Tradition: A Crystal Ball that shows the Past, Present and Future

 

We are all familiar with the concept of a tradition. It is traditional for many of us to sing happy birthday when our friends and family members become one year older. It is again traditional for us brought up in the UK to have a roast on a Sunday, or drink (too much) Guinness on the 17th March. Traditions can also be more localised. For example, it’s now become a tradition for me to bring home a shot glass souvenir from every new country I visit (of which there have been quite a few in the last year alone!).

Traditions define us as individuals and collectively. They also shift, mutate and sometimes disappear, perhaps more so in the modern world. My exposure to different customs through travel and living in quite a cosmopolitan city have meant that the traditional boundaries in my life are less clear cut and echo my experiences and the social milieu in which I live. Yet the traditions are still there.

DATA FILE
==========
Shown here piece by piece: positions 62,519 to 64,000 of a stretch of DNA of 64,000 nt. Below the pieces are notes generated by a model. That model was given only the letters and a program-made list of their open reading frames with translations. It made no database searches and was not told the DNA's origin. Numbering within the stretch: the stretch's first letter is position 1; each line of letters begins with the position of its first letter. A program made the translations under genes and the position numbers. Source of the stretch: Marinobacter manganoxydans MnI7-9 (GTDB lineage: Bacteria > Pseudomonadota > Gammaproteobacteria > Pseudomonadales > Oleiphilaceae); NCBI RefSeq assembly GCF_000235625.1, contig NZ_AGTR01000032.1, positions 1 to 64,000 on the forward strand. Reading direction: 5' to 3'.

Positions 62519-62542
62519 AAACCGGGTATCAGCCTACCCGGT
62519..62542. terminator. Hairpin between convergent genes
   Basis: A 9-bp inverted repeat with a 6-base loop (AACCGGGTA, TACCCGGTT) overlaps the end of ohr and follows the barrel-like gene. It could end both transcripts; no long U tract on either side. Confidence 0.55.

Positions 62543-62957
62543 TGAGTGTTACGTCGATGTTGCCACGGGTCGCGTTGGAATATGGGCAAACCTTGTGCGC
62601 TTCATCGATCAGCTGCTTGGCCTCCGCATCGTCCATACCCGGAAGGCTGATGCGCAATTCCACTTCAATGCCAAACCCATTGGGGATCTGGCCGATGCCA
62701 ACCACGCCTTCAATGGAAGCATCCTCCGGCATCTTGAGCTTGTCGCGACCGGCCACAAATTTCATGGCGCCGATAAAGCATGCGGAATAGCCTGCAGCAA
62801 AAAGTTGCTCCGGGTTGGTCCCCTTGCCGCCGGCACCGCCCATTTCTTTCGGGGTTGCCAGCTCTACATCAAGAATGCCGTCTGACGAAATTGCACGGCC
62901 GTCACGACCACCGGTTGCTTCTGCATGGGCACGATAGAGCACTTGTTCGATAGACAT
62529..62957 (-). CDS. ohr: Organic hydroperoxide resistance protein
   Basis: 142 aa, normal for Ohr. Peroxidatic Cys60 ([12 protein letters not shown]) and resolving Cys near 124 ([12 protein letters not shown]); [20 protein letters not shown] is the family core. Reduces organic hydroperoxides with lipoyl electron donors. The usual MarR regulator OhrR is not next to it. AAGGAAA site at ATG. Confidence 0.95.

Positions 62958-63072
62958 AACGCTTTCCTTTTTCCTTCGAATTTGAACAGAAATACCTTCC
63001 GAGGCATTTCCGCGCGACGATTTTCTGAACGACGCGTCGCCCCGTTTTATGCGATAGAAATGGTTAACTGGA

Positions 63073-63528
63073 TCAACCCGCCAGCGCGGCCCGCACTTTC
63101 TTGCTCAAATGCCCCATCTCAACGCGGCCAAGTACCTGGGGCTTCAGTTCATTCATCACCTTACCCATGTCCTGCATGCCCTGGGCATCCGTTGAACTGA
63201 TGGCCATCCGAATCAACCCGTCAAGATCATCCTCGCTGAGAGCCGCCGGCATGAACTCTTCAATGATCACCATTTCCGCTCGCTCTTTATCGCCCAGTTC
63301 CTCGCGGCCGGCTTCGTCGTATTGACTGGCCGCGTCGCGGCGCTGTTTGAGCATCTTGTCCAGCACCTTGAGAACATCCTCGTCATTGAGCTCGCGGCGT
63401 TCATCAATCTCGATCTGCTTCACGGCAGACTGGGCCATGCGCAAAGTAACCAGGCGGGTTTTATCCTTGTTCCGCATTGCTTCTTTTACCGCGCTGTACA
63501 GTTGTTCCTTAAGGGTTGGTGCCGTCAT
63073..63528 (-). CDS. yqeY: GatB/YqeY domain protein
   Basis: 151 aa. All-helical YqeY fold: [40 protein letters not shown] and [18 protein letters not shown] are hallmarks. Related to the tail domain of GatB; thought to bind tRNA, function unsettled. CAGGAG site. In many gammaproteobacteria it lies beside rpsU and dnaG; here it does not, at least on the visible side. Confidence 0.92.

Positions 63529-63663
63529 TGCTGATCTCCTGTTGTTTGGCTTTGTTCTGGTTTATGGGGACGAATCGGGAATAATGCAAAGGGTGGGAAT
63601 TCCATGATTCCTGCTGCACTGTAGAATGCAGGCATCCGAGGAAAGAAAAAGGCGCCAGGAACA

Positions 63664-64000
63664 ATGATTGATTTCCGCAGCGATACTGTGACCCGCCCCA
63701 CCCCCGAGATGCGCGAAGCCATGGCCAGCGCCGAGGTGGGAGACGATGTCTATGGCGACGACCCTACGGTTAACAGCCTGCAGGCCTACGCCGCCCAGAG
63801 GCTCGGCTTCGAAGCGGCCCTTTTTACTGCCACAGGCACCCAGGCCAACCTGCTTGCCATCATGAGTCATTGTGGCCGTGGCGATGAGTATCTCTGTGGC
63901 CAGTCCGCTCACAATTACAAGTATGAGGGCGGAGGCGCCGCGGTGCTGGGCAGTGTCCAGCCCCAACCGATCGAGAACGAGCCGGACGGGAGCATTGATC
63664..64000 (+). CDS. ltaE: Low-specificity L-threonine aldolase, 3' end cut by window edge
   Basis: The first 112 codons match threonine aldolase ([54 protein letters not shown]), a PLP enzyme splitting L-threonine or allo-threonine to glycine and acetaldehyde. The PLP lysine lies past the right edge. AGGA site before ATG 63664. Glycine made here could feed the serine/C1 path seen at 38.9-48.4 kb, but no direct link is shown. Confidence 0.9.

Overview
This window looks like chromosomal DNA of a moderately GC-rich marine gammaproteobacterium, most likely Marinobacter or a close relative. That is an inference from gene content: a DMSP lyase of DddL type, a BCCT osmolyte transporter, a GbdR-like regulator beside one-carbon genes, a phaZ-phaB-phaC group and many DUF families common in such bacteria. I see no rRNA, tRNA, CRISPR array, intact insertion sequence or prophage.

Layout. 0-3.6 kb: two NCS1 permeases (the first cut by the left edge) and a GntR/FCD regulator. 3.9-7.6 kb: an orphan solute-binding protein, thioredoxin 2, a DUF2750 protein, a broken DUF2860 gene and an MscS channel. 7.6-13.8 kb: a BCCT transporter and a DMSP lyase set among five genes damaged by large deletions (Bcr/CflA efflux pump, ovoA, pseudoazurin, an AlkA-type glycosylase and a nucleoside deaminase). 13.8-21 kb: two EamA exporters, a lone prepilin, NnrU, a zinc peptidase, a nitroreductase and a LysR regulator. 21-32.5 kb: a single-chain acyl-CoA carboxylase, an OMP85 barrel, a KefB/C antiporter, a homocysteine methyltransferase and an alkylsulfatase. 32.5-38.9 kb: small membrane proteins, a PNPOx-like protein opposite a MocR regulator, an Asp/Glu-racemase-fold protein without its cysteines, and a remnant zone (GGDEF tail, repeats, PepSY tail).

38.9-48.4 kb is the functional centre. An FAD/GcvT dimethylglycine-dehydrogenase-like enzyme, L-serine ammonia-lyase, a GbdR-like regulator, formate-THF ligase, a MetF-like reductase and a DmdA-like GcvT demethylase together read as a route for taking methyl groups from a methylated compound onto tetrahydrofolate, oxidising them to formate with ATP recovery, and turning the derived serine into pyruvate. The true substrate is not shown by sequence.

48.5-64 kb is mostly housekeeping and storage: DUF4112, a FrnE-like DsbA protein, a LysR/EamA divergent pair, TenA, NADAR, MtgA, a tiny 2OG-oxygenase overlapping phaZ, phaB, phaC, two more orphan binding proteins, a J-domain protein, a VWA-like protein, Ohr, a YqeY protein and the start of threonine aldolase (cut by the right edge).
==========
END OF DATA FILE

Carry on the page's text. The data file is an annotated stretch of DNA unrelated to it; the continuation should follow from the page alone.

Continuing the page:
The fascinating thing about tradition is that it acts as a crystal ball in which we can see the past, the present and the future. Tradition mirrors the remains of a past set of practices that have been transmitted over time. This repertoire of past knowledge allows for and directs social practices in the present. If we think in terms of making a pot, often vessels are made traditionally according to the community in which a person is potting in. This practice is based on a combination of how we learn to pot and what is a socially acceptable vessel. But we also have the ability in the present to put our own spin on a tradition. In fact, it is our creativity that allows us to play with tradition and create or do something that adheres to the familiar but is also different. If we think again back to potting practice, it may be that we decide to decorate a vessel in a slightly different way, or add an extra handle. The finished product and the practices that created it becomes the mental mould of the present, but also becomes a template for future practices. In short, tradition is never static but is ever fluid, ever developing and full of social information that can not only give us clues about where we come from, but also about our future.

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